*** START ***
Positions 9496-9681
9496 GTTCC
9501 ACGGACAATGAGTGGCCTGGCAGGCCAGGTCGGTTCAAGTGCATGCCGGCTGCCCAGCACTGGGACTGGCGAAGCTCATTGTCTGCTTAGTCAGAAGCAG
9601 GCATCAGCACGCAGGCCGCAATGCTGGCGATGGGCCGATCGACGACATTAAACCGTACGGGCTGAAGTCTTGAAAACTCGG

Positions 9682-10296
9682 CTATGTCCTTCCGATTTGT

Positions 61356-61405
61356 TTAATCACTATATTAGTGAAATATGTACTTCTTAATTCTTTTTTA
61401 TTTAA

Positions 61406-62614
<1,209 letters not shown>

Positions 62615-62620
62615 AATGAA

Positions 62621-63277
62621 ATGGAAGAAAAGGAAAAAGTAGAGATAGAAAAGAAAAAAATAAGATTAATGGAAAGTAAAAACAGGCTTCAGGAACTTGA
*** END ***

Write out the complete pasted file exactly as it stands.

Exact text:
Positions 9496-9681
9496 GTTCC
9501 ACGGACAATGAGTGGCCTGGCAGGCCAGGTCGGTTCAAGTGCATGCCGGCTGCCCAGCACTGGGACTGGCGAAGCTCATTGTCTGCTTAGTCAGAAGCAG
9601 GCATCAGCACGCAGGCCGCAATGCTGGCGATGGGCCGATCGACGACATTAAACCGTACGGGCTGAAGTCTTGAAAACTCGG

Positions 9682-10296
9682 CTATGTCCTTCCGATTTGT

Positions 61356-61405
61356 TTAATCACTATATTAGTGAAATATGTACTTCTTAATTCTTTTTTA
61401 TTTAA

Positions 61406-62614
<1,209 letters not shown>

Positions 62615-62620
62615 AATGAA

Positions 62621-63277
62621 ATGGAAGAAAAGGAAAAAGTAGAGATAGAAAAGAAAAAAATAAGATTAATGGAAAGTAAAAACAGGCTTCAGGAACTTGA